Discussion in 'Wall St. News' started by dtrader98, May 28, 2008.
The new venues make it more difficult for technical analysts, who use exchange data to measure demand for stocks. A rally in the Standard & Poor's 500 Index without an increase in volume may fade, analysts say. Last year's rebound in the S&P 500 during September came with the lowest volume in four months. The benchmark peaked in Oct. 10, and fell 11 percent since then.
``Technicians should be losing sleep over this,'' said Ralph Acampora, the 40-year Wall Street veteran who helped pioneer technical analysis. ``I can't be as trusting of my indicator, because I don't have all the data.''
The extent to human stupidity never ceases to amaze me.
I guess the concept of a consolidated tape is a little too advanced for some traders...
NYSE stocks sux. Fvck the specialist. They should get rid of them right now. Stop order or so damn wide.
Enter buy stop at 95, filled at 95.5x.
Enter stop stop at 90, filled at 89.4x
Enter buy stop at 35.25, filled at 35.38.
These stocks trades 2 million shares a day, so there should be no reason why stop were executed so damn far away. The order is not at major technical level.
If they were listed on Nasdaq, the the 95 order would filled around 95.10, and the 35.25 order would fill at 35.30.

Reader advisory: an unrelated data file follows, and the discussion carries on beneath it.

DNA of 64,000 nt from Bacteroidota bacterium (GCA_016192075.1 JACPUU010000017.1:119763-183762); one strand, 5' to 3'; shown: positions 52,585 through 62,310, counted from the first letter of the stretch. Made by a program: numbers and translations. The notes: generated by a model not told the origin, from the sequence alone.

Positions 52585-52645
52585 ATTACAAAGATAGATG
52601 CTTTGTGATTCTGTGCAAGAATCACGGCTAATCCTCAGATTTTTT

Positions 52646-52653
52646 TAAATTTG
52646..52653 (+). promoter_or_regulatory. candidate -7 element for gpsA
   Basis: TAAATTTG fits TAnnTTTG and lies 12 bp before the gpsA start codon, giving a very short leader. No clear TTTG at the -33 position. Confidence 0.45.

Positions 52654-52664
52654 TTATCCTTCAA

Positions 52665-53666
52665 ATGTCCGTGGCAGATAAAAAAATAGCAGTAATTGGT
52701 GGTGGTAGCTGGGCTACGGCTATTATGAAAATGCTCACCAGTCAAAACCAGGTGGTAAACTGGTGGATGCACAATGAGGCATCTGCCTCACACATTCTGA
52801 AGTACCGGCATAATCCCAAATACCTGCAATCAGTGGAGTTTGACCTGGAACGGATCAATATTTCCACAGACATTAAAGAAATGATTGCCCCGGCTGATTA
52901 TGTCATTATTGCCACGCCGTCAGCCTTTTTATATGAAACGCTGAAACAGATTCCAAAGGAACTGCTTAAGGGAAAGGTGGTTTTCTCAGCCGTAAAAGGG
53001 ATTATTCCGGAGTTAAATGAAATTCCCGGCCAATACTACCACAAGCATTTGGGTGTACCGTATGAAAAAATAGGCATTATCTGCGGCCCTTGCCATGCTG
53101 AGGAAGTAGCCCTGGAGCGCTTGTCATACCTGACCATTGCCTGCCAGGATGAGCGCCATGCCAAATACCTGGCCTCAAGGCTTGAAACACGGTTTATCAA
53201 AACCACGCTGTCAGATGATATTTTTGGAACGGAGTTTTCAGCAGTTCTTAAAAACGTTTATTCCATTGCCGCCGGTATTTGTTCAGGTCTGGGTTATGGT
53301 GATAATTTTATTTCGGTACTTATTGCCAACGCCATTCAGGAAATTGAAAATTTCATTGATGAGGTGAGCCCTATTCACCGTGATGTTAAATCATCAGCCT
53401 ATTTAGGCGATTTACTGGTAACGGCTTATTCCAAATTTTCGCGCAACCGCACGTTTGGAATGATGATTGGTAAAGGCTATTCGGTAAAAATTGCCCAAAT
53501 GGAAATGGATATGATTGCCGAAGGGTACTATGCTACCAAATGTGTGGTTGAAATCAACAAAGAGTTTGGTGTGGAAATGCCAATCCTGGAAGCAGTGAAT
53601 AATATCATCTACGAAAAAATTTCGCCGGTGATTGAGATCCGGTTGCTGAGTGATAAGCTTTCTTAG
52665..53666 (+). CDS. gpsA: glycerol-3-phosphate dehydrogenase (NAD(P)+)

Stop bitching at NYSE/specialist. If you cannot trade listed stocks, go and trade NASDAQ stuff.
BTW, to my best knowledge, NYSE doesn't support stop orders, so they are emulated by your broker, and the quality of fills depends on many factors, starting from how liquid the stock is, and ending with how good your broker infrastructure is.
Stop defending the NYSE/specialist. You obviously have no idea what you're talking about so best to keep your mouth shut.
Can you back up you claim?
I guess if you are doing inside trading or any front running , you don't want the data are trade to be made public.
These dark pools are transactions maybe outside of SEC jurisdiction. I may be wrong.
These are public companies so all transactions need to be made public.
Separate names with a comma.